Rogers who turned pro in 2009, reflected on the win:
“Feels really good. My first Grand Slam main draw win. And especially against a French player. I was expecting the crowd to be against me. I was ready for a battle.”
“It was really tough for a while,” said the 188th ranked player. “I wasn’t a very happy person. But I kept grinding it out every day, and I knew something had to turn around eventually. Here I am – pretty much the highest point of my career.”
Jan Hajek(CZE) def. Denis Kudla (USA) 6-2, 5-7, 6-0, 6-4
Kudla, once the No. 3 Junior made it into the main draw as a qualifier.
Galina Voskoboeva (KAZ) def. Grace Min (USA) 4-6, 6-4, 7-5
The 2011 U.S. Open Girls’ champion Grace Min made it to the main draw of Roland Garros as a qualifier.
Karen Pestaina for Tennis Panorama News
By Karen Pestaina
(May 26, 2013) Just a year ago, Serena Williams lost the only first round match at a major in her career in Paris when she fell to No. 111 Virginie Razzano of France. This year no opening shocker for Williams as the world No. 1 demolished Anna Tatishvili 6-0, 6-1 in the first round of Roland Garros.
Williams cruised to capture the opening nine games, 30 of the first 37 points. In the end Williams won 56 of 78 points, nailing eight aces past her challenger.
“It’s been a good year,” Williams said in contrast to last years’ performance at the French Open. “But like I can say from last year, you never really know what’s gonna happen or what can happen.”
“I was definitely nervous,” Williams said of the match. “I have to say I’m always a little nervous going into first‑round matches at Slams, but this time I wasn’t as nervous as I was, you know, previously or another in other Grand Slams.
“But for the most part, I, you know, felt pretty safe and felt good about my game and that if I can just do what I do in practice, I’ll be okay.”
The French Open has been Serena Williams’ least successful major – she’s only won it once, back in 2002.
“Yeah, I just keep trying, and hasn’t been working out for me,” Williams said of Roland Garros. “Just think I may have gotten nervous in the past or may have basically choked a few matches away, you know. And played some opponents that played well, but I have probably had opportunities and gave it away.
“I think, you know, some matches I just lost because maybe I wasn’t intense enough or maybe I didn’t do enough work before I got here to the tournament.”
Not only did Williams gain applause for her on-court performance on Sunday, but also for attempt to speak French after her victory.
“I’m a beginner,” Williams said after speaking French in her on-court interview.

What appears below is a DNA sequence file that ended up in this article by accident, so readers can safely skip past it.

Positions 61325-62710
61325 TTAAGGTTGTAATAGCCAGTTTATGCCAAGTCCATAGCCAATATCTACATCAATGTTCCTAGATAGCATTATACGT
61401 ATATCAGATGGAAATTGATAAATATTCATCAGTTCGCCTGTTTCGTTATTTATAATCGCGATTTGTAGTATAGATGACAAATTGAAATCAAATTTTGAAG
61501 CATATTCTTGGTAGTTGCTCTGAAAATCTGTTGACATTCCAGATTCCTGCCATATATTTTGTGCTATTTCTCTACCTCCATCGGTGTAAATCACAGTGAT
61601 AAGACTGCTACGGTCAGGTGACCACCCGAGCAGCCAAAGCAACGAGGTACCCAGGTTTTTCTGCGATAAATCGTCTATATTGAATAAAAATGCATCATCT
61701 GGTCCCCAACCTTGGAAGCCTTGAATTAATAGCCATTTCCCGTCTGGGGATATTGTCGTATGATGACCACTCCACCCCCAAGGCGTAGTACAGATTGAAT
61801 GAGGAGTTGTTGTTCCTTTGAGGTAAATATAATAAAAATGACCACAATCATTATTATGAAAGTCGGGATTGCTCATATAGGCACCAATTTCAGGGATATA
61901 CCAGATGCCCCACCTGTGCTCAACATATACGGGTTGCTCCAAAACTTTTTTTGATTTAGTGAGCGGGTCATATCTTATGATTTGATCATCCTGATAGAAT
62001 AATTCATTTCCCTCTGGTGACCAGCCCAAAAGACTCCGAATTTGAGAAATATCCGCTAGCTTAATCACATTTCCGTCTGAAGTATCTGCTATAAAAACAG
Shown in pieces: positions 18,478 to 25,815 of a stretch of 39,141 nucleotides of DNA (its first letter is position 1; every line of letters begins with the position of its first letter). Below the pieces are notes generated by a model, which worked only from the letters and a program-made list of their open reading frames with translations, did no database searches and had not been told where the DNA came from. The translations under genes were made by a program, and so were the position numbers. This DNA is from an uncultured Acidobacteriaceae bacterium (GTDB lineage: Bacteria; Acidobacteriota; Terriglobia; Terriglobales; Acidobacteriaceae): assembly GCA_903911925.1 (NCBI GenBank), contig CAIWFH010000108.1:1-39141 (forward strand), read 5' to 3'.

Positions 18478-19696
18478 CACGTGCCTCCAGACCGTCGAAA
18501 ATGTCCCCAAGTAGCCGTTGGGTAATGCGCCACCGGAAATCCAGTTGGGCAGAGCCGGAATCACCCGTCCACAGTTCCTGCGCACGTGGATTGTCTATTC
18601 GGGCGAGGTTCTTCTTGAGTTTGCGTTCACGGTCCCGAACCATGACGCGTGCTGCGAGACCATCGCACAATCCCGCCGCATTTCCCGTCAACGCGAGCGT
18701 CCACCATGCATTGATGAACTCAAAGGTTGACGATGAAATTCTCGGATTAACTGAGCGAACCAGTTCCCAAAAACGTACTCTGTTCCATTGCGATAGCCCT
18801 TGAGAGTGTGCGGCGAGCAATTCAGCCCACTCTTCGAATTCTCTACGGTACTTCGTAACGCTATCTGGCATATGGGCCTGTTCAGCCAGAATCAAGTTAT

When asked about her French skills, the world No. 1 said with a smile: “I have been speaking French for years and years, but I don’t really have a lot of confidence.
“I just had to kind of jump in. Like once I get there and I get warmed up, I know how to say things and what I can speak. It’s just getting that confidence to speak in French. It’s way, way, more nerve‑wracking than playing tennis.”
Williams has an apartment in Paris.
Williams faces Frenchwoman Caroline Garcia next in the second round.
FLUSHING MEADOWS, NY â€“ Top seed Victoria Azarenka, rocked the court on Sunday, along with her post-match news conference.
After defeating No. 74 Anna Tatishvili, the World No. 1 from Belarus pulled a day-glo RED Foo from LMFAO up with her to her news conference. The Party Rock singer opened and drank the Evian water left for Azarenka as if there was nothing unusual about it.
Azarenkaâ€™s match was originally scheduled for Ashe Stadium, but was moved to Louis Armstrong in order for the night session beginning with Maria Sharapova versus Nadia Petrova would begin on time.
â€œAt the beginning of the year, I really believed in myself and had so much passion on the court and I think I’ve found that same belief in this tournament,” said Azarenka. “The pressure is there as the top seed, but I’m just focusing on myself and hope to keep this form for the rest of the way.”
“There were a few things I felt like I could have done better,” Azarenka said of the match in which she hit 24 errors and was broken a few times. “Could have been more aggressive and step up a little bit more when I had the chance. But in the end I found that rhythm that I was looking for, and that’s important.”
Azarenka has only lost 10 games through four matches this tournament. Sheâ€™ll play Samantha Stosur next.
In a match of extremes which saw 12 breaks of serve, Marion Bartoli of France defeated No. 5 Petra Kvitova 1-6, 6-2, 6-0. Bartoli captured the12 of the last 13 games of the match including 25 of 32 points in the third set.
Bartoli will play Maria Sharapova for a semifinal spot.
MIDLAND, Mich., February 8, 2011 â€“ The numbers were stacked against Anna Tatishvili as she opened play at the 2011 Dow Corning Tennis Classic on Stadium Court. An unheralded, unseeded player from the Republic of Georgia, Tatishvili was up against top-seeded American Varvara Lepchenko, who finished 2010 by winning 15 straight matches on the USTA Pro Circuit.